While nanoscience and nanotechnology are not typically thought of as topics for the high school classroom, introducing such cutting-edge research provides a means to motivate student interest in science and engineering. The interdisciplinary nature of nanoscience & engineering allows for a wide range of topics including physics, chemistry, biology and mathematics to be taught within the exciting context of cutting-edge research. As part of the National Center for Learning and Teaching (NCLT) in Nanoscale Science and Engineering, Northwestern University is developing and testing concepts in nanoscience and nanotechnology. The nano-concept material (NCM) is based on a series of hands-on activities. The NCM are developed in close collaboration with high school teachers and are field-tested for feasibility. Learning theory is incorporated into the development of the materials with the assistance of education specialists. One set of nano-concept materials is being developed around a key measurement technique in nanoscience, scanning probe microscopy. Scanning probe microscopy is an important measurement technique for nanoscience and engineering, and provides a platform from which to teach basic science concepts such as measurements and forces. We will discuss the "hands-on" activities developed to teach concepts in scanning probe microscopy, as well as an assessment on how the materials fit into high school and middle school science curricula. Initial findings from a prototype design project show that the design project was successful in engaging student interest, and that the macroscopic models and activities were helpful in facilitating student understanding of how a scanning probe microscope works. All of the students were able to successfully build a working atomic force microscope and acquire an image.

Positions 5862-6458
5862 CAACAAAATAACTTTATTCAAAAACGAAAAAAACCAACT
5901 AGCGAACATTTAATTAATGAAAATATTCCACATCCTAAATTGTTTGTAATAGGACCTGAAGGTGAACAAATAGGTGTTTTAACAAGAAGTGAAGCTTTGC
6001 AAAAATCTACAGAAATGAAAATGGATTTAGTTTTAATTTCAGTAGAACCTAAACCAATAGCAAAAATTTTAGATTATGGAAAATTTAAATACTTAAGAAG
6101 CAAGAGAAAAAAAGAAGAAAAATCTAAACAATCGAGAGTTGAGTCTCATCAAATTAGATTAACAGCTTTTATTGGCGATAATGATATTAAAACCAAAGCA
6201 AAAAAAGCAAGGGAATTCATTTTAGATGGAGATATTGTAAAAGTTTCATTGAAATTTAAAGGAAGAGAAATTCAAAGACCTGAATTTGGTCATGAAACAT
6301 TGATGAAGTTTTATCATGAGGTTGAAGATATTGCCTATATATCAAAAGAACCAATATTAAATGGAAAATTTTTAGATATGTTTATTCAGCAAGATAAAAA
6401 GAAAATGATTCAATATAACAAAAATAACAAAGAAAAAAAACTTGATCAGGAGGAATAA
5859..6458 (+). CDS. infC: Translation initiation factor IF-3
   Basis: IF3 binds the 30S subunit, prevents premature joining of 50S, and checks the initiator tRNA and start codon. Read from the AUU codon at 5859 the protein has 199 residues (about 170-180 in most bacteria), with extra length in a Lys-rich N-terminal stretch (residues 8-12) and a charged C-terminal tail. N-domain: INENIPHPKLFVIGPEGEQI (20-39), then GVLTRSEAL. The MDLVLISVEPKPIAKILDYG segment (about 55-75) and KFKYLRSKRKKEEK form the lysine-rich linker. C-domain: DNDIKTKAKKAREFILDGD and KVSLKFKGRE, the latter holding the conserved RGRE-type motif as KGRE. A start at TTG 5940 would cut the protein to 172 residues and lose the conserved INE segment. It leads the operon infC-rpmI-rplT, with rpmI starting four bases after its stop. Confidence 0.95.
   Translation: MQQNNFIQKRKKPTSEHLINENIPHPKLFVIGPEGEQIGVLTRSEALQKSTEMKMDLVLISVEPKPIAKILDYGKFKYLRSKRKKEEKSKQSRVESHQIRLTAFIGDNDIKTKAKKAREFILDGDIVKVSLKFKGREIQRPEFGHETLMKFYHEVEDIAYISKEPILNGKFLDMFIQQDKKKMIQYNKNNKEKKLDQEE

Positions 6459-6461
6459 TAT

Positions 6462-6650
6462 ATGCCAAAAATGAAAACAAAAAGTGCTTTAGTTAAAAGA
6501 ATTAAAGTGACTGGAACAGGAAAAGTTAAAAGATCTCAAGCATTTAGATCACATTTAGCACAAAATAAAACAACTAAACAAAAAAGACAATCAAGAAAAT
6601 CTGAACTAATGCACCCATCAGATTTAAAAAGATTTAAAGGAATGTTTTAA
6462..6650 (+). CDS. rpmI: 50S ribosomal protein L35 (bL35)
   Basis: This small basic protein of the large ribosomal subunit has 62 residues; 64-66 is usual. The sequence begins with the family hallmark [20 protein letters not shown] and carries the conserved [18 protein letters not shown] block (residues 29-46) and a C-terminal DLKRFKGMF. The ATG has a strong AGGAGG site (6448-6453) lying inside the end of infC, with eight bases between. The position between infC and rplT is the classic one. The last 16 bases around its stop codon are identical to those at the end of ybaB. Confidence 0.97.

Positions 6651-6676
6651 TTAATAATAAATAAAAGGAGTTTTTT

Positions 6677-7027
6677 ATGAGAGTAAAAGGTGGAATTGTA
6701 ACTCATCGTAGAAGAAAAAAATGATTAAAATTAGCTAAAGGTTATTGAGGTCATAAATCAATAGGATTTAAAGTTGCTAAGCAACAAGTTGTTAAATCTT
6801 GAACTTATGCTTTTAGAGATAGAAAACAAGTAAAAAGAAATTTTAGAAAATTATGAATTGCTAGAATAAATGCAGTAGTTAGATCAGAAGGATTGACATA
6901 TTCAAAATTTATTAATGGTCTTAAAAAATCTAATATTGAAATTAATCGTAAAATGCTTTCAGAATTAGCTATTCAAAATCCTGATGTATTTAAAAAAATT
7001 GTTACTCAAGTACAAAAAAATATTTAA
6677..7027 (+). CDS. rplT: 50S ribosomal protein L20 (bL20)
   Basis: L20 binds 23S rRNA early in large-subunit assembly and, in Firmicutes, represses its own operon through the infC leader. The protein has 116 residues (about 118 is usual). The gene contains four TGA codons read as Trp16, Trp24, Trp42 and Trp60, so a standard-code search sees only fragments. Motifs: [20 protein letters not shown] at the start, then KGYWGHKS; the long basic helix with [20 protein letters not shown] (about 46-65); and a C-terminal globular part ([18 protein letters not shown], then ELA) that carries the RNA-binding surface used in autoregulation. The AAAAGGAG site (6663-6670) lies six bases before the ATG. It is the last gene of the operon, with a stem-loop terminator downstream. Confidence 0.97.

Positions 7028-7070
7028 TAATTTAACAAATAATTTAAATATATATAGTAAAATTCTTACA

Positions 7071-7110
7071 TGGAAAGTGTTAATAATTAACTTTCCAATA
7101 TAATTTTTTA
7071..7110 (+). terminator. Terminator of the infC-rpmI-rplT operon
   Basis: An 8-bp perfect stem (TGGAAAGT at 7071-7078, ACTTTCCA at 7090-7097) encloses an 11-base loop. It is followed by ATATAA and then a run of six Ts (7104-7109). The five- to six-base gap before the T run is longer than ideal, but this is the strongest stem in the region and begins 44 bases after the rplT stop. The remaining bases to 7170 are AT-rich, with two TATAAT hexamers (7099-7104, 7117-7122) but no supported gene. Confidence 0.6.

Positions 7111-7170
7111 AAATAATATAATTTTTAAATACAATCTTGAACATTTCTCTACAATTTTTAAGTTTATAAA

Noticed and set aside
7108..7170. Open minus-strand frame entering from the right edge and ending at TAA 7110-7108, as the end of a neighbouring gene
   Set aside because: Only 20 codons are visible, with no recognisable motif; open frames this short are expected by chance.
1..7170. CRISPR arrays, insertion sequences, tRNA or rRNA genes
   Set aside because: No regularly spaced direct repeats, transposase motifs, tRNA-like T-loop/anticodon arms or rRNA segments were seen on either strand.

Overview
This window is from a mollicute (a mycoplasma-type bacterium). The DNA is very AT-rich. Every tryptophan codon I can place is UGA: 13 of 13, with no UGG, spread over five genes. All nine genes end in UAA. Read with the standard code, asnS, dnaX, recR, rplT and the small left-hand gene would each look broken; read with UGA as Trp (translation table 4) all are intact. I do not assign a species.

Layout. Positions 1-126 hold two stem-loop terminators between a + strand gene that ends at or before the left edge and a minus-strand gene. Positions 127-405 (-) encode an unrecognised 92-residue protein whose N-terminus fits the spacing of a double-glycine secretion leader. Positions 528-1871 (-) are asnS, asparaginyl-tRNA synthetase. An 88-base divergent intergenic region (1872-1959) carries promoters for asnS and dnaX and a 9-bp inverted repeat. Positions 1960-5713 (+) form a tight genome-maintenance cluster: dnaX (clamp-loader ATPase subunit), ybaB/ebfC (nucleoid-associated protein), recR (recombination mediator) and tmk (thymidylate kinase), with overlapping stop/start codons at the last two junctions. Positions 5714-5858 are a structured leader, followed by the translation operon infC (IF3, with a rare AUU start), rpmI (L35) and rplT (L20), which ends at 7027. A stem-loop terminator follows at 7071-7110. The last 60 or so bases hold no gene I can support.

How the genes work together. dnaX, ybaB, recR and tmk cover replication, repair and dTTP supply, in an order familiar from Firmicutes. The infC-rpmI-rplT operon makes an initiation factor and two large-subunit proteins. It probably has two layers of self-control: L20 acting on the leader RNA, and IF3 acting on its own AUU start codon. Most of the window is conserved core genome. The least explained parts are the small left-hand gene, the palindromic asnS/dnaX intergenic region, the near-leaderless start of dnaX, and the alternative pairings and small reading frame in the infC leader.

|Journal||ASEE Annual Conference and Exposition, Conference Proceedings|
|Publication status||Published - Jan 1 2006|
|Event||113th Annual ASEE Conference and Exposition, 2006 - Chicago, IL, United States|
Duration: Jun 18 2006 → Jun 21 2006
ASJC Scopus subject areas